Working with Filter Node Logs¶
This article guides you on how to find the log files of a Wallarm filtering node.
The location of log files varies based on the installation method of the node:
For installations via the all-in-one installer, log files are situated within
Here is a breakdown of the log files you will encounter and the type of information each contains:
brute-detect.log: the log of fetching the brute force attack-related counters in the filter node cluster.
export-attacks.log: the log of exporting the attacks' data from the postanalytics module to the Wallarm cloud.
export-counters.log: the log of exporting the counters' data (see “Monitoring the Filter Node”).
export-environment.log: the log of collecting the installed Wallarm package versions and uploading this data to the Wallarm Cloud to be displayed in the filtering node details in Wallarm Console. These processes are run once per hour.
syncnode.log: the log of syncing the filter node with the Wallarm cloud (this includes fetching the LOM and proton.db files from the cloud).
tarantool.log: the log of the postanalytics module operations.
sync-blacklist.login the previous node versions): the log of syncing the filtering node with IP addresses added to IP lists as single objects or subnets.
sync-mmdb.login the previous node versions): the log of syncing the filtering node with IP addresses registered in countries, regions and data centers from IP lists.
appstructure.log(only in the Docker containers): the log of the API Discovery module activity.
registernode_loop.log(only in the Docker containers): the log of activity of the wrapper script running the
register-nodescript while it is succeeded.
weak-jwt-detect.log: the log of the JWT vulnerability detection.
Configuring Extended Logging for the NGINX‑Based Filter Node¶
NGINX writes logs of the processed requests (access logs) into a separate log file, using the predefined
combined logging format by default.
You can define and use a custom logging format by including one or several filter node variables (as well as other NGINX variables if needed). The NGINX log file will allow for much faster filter node diagnostics.
Filter Node Variables¶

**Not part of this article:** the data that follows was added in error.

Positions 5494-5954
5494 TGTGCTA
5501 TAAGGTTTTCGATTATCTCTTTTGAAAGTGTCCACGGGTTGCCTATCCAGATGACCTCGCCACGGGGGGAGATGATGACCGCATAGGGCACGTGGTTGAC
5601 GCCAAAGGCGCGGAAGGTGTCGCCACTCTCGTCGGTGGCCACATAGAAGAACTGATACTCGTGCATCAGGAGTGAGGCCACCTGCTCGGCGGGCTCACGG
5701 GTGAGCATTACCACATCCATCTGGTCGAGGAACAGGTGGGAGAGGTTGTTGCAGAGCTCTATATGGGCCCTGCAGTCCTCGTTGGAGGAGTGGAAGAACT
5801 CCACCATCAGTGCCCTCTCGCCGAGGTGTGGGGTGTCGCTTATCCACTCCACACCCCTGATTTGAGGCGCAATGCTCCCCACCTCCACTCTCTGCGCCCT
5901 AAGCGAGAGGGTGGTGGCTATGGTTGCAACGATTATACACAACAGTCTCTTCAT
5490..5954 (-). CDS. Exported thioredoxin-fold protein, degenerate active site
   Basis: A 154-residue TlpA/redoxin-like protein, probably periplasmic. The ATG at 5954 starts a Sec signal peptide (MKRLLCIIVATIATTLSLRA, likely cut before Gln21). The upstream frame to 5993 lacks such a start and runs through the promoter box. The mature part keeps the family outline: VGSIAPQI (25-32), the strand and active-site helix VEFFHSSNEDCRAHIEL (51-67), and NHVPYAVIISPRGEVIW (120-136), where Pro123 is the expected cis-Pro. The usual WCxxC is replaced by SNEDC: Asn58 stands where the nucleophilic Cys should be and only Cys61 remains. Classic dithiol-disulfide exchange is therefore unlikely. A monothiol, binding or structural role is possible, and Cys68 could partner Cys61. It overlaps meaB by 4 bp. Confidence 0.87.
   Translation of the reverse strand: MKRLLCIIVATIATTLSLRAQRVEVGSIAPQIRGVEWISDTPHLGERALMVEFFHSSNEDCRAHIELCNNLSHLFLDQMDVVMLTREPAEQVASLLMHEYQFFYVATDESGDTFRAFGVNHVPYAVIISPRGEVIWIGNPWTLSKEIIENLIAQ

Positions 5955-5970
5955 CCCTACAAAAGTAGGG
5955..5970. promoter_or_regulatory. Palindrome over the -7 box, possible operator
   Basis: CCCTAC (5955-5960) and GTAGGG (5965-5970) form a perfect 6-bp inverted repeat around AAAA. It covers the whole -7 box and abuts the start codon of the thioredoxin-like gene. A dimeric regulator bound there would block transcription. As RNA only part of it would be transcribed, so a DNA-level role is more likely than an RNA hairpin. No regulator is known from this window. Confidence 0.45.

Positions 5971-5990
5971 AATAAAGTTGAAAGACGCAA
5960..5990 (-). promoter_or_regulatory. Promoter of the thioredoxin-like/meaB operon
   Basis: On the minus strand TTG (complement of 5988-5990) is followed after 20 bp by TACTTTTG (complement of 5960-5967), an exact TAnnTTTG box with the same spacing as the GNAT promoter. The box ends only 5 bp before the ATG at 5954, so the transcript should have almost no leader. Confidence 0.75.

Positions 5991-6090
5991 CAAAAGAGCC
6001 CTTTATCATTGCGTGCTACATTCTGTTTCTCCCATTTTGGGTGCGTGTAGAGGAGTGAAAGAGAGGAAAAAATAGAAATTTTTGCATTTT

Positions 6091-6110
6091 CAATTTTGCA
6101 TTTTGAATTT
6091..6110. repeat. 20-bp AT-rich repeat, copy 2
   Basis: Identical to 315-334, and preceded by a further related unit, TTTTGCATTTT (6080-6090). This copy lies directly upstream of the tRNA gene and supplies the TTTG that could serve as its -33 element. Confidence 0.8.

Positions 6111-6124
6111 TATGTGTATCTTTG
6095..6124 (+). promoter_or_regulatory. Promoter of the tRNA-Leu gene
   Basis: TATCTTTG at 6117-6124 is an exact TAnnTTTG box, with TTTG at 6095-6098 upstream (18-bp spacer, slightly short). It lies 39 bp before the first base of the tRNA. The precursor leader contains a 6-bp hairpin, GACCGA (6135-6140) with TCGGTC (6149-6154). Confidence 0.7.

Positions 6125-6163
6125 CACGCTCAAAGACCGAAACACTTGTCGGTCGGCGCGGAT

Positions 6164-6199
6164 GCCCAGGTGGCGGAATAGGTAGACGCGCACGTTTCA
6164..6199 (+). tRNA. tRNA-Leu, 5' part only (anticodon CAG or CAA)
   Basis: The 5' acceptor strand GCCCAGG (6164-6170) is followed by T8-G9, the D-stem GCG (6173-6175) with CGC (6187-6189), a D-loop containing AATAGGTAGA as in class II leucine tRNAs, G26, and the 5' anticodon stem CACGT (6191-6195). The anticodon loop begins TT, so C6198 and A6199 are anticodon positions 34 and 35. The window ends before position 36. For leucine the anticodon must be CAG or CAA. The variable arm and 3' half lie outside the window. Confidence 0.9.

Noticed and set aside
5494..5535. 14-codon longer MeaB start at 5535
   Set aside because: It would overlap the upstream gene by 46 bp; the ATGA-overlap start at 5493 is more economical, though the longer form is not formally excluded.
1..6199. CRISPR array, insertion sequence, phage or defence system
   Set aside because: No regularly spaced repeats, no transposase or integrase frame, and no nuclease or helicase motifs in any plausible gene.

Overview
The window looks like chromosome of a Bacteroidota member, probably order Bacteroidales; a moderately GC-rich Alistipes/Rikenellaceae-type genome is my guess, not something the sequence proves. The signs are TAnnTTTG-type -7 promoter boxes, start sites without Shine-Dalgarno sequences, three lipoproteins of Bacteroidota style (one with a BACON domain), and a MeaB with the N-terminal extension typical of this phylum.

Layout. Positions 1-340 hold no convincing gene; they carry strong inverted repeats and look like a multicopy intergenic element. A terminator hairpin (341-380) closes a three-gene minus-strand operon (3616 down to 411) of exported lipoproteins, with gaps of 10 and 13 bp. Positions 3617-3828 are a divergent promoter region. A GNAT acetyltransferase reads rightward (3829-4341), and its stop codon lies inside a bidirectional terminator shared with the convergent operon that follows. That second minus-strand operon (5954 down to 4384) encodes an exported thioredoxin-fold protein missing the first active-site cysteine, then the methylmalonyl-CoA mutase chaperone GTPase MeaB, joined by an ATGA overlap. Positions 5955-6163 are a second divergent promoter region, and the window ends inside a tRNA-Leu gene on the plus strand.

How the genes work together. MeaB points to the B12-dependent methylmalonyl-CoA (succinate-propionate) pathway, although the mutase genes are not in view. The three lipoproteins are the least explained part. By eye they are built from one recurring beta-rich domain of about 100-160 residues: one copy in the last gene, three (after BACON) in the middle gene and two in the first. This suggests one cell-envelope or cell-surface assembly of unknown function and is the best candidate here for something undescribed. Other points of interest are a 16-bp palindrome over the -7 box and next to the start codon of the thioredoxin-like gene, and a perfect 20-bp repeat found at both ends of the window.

You may use the following filter node variables when defining the NGINX logging format:
| ||String||Request identifier |
Has the following value form:
| ||Float||Time in seconds the CPU of the machine with the filtering node spent processing the request.|
| ||Float||Time in seconds the CPU spent processing the request + time in the queue. For example, if the request was in the queue for 3 seconds and processed by CPU for 1 second, then: |
| ||Integer||Size of the serialized request in bytes|
| ||Integer||Request validity |
| ||String||Attack types detected in the request with the library libproton. Types are presented in text format: |
| ||Integer||Attack types detected in the request with the library libproton. Types are presented in bit string format: |
Let us assume that you need to specify the extended logging format named
wallarm_combined that includes the following variables:
all variables used in the
all filter node variables
To do this, perform the following actions:
The lines below describe the desired logging format. Add them into the
httpblock of the NGINX configuration file.
log_format wallarm_combined '$remote_addr - $remote_user [$time_local] ' '"$request" $request_id $status $body_bytes_sent ' '"$http_referer" "$http_user_agent" ' '$wallarm_request_cpu_time $wallarm_request_mono_time $wallarm_serialized_size $wallarm_is_input_valid $wallarm_attack_type $wallarm_attack_type_list';
Enable the extended logging format by adding the following directive into the same block as in the first step:
access_log /var/log/nginx/access.log wallarm_combined;
Processed request logs will be written in the
wallarm_combinedformat into the
With the directive listed above, all processed requests will be logged to a log file, including these that are not related to an attack.
You can configure conditional logging to write logs only for the requests that are part of an attack (the
wallarm_attack_typevariable value is not zero for these requests). To do so, add a condition to the aforementioned directive:
access_log /var/log/nginx/access.log wallarm_combined if=$wallarm_attack_type;
This may be useful if you want to reduce a log file size, or if you integrate a filter node with one of SIEM solutions.
Restart NGINX by running one of the following commands depending on the OS you are using:
To see detailed information about configuring logging in NGINX, proceed to this link.